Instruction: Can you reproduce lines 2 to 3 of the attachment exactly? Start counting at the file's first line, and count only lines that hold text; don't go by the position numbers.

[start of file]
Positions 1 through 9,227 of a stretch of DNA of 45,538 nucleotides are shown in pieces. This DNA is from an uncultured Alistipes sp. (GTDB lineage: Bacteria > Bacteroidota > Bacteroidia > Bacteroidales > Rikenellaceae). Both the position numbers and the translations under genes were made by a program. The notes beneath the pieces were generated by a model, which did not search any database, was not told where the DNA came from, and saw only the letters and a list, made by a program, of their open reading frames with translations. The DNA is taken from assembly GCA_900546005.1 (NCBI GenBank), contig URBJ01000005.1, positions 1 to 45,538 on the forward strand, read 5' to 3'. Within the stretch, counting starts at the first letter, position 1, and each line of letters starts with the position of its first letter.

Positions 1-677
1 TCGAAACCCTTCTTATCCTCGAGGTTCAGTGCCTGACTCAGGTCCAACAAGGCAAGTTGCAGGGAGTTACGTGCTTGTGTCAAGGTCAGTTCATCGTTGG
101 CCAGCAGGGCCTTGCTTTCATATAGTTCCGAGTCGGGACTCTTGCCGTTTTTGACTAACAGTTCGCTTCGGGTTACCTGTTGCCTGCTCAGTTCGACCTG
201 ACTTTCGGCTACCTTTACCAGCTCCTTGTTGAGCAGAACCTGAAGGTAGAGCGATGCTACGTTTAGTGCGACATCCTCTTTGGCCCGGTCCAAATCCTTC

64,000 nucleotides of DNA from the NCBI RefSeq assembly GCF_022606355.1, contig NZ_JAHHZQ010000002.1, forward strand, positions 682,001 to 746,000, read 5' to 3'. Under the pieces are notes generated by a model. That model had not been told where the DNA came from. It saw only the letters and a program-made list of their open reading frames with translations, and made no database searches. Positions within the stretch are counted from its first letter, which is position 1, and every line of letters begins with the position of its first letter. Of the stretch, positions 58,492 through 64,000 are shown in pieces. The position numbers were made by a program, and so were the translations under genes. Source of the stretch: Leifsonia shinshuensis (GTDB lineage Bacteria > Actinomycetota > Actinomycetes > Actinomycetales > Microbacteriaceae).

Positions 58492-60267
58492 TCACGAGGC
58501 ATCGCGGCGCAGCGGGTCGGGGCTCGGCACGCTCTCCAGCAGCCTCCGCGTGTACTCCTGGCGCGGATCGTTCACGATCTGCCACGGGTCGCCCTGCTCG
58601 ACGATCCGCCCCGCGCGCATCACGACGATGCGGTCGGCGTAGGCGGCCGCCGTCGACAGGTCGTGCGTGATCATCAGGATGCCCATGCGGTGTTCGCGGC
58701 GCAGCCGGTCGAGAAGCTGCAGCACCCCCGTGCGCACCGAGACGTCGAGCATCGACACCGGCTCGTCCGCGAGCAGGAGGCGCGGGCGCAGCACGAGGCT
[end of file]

Positions 1-677
1 TCGAAACCCTTCTTATCCTCGAGGTTCAGTGCCTGACTCAGGTCCAACAAGGCAAGTTGCAGGGAGTTACGTGCTTGTGTCAAGGTCAGTTCATCGTTGG